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January 24, 2021

Year in Review: 4 stories that pierced Covid-19’s news blanket

It was a year dominated by news of the Covid-19 pandemic, since the news began to roll in on March 12. The crisis has hit businesses, schools, neighborhoods and people everywhere in the world. There are few vestiges of life that have not yet been upended by the restrictions placed by government agencies. It is for this reason that my mention of the crisis ends here, so I can focus on other stories that made an impression on me.

The murder of Sgt. Damon Gutzwiller

Perhaps the biggest news item to occur in Santa Cruz County was the June 6 shooting death of Santa Cruz County Sheriff’s Sgt. Damon Gutzwiller

Police say that Gutzwiller was investigating a call of a suspicious vehicle parked in a turnout near Jamison Creek in the town of Boulder Creek. The van was leaving when deputies arrived, and followed it to a home on Waldeberg Road in Ben Lomond. The alleged shooter, Steven Carrillo, then ambushed them with gunfire and multiple improvised explosive devices.

Boogaloo

Carrillo claims to be part of an anti-government group called the Boogaloo Bois. Members say they are opposed to heavy-handed government control. The Anti-Defamation League (ADL) says that Boogaloo members built their movement around preparing for a civil war they believe will lead to the collapse of the U.S. government and society.

Carrillo and another Boogaloo member, Robert Justus, are suspected of a different attack on a federal building in Oakland on May 29.

Through some internet research, I was able to track down a member of that group. I am not quite sure what I expected, but the man I spoke with—he gave his name as Duncan Lent—surprised me with his well-reasoned arguments. I am not saying here that I either agreed or disagreed with him. But in my mind this is a reporter’s job: to listen and report the facts on both sides of the issues.

Lent told me that, because of the fact that I reached out to him–and that few other reporters bothered to interview a Boogaloo member at all—he had a newfound respect for journalists. That was one of my favorite moments in 13 years on this job.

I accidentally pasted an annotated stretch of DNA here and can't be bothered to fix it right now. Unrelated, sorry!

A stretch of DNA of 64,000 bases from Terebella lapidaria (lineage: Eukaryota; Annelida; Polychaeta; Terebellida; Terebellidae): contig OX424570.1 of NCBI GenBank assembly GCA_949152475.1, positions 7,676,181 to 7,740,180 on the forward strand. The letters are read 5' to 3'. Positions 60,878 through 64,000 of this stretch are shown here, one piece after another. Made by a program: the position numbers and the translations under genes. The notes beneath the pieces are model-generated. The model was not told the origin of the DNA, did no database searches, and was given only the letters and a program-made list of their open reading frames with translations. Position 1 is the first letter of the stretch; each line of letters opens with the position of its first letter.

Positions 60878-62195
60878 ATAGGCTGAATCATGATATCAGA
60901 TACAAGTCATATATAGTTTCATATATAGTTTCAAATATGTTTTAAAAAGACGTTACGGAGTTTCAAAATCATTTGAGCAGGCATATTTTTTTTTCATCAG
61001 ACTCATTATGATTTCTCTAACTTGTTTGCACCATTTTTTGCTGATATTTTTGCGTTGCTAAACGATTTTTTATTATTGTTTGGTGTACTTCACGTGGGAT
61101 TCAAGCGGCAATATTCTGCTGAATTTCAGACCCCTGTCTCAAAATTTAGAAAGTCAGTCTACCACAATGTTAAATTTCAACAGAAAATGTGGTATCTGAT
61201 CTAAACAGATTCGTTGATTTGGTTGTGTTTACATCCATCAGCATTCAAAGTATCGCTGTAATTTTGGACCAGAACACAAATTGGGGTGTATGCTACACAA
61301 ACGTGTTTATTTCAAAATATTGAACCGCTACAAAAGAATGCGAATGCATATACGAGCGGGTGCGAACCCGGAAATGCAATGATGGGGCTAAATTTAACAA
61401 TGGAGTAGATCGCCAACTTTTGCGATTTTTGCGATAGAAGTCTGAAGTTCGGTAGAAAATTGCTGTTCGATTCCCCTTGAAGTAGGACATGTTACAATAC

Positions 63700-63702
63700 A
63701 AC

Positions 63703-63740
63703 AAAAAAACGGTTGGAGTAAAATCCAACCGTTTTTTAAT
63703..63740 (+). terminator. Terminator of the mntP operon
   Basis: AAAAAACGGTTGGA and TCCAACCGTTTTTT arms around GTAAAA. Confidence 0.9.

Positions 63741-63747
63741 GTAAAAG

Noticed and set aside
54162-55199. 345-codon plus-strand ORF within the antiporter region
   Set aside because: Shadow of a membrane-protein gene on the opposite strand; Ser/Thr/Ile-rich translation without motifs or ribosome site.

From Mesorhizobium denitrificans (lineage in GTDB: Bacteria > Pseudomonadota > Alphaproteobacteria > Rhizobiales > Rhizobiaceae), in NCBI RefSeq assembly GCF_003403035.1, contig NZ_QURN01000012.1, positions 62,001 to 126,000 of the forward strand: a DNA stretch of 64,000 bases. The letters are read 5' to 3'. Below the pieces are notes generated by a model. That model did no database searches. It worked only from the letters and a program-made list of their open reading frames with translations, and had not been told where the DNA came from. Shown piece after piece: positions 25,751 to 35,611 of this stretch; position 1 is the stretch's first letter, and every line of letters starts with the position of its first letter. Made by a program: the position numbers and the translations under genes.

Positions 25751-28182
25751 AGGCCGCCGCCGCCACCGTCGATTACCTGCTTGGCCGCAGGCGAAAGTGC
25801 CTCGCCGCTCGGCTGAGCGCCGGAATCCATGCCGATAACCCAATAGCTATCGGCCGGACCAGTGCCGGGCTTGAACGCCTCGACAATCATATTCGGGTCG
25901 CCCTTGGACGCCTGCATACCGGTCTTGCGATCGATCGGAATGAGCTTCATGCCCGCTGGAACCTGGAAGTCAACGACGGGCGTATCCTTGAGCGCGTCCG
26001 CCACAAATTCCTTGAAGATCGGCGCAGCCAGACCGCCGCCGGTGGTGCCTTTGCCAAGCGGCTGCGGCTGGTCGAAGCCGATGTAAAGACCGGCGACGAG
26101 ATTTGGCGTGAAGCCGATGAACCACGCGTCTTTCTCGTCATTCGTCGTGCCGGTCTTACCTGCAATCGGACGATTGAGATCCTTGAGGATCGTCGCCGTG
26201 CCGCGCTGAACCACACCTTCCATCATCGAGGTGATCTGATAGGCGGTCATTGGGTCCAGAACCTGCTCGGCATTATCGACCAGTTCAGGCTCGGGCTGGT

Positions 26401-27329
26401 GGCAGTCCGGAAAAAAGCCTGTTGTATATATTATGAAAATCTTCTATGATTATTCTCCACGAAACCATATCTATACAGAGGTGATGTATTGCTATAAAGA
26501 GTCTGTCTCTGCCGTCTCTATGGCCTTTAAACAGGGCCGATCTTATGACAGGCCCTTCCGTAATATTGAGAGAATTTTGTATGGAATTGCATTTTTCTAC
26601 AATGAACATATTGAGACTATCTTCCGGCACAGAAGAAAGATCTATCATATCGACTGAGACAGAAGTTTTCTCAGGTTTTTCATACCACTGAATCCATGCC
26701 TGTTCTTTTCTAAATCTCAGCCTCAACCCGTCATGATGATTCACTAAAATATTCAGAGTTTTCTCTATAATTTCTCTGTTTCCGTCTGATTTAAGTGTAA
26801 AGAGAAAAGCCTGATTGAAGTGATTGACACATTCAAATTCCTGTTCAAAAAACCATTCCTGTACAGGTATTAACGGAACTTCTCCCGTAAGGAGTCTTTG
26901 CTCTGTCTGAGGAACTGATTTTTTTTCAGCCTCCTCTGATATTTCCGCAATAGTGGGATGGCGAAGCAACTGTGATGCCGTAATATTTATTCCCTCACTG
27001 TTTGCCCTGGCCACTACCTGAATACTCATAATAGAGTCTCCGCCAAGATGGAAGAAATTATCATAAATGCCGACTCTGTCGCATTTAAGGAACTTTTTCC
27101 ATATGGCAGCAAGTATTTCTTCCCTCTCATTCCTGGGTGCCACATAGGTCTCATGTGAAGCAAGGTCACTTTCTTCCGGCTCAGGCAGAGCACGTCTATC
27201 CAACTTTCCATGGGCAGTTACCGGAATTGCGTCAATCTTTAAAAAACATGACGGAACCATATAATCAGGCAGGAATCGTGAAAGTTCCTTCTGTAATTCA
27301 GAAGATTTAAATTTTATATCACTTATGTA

CZU August Lightning Complex fires

The summer months were dominated by the CZU August Lightning Complex fires, which scorched 86,509 acres and destroyed hundreds of structures in the Santa Cruz Mountains.

In addition to the overwhelming loss, residents also had to worry about looters that prowled the unburned homes.

Thanks to our media credentials, Pajaronian photographer Tarmo Hannula and I were able to go into the evacuated areas to get a first-hand look at the devastation of the fires. 

In one instance, Tarmo and I took a wrong turn and found ourselves on a narrow dirt road mostly blocked by a fire truck—manned by a single firefighter—as three houses burned around us.

We discovered homes flattened by flames, where the remnants of ordinary objects such as a piano, a golf cart and stacks of plates could be seen. 

Such a privilege does not come without risks: police officers manning blockades make it clear that we will not be a priority, should we run into trouble.

Michael Escobar, from shooting to sentencing

I have been reporting on Michael Escobar since Oct. 14, 2014, when he and a group of fellow gang members gunned down a rival and killed 4-year-old Jaelyn Zavala in the crossfire. Their target was Ramon Rendon, who was shot 12 times.

Escobar’s attorney said during trial that his cliebnt was extremely drunk during the murder, and as evidence pointed out that he defecated in his pants. Prosecutor Johanna Schonfield dismissed that, calling it the “poopy pants defense.” 

He was handed two life sentences without parole in February, and now resides in Pelican Bay State Prison, the state’s most secure maximum security correctional facility, reserved for the most high-risk inmates.

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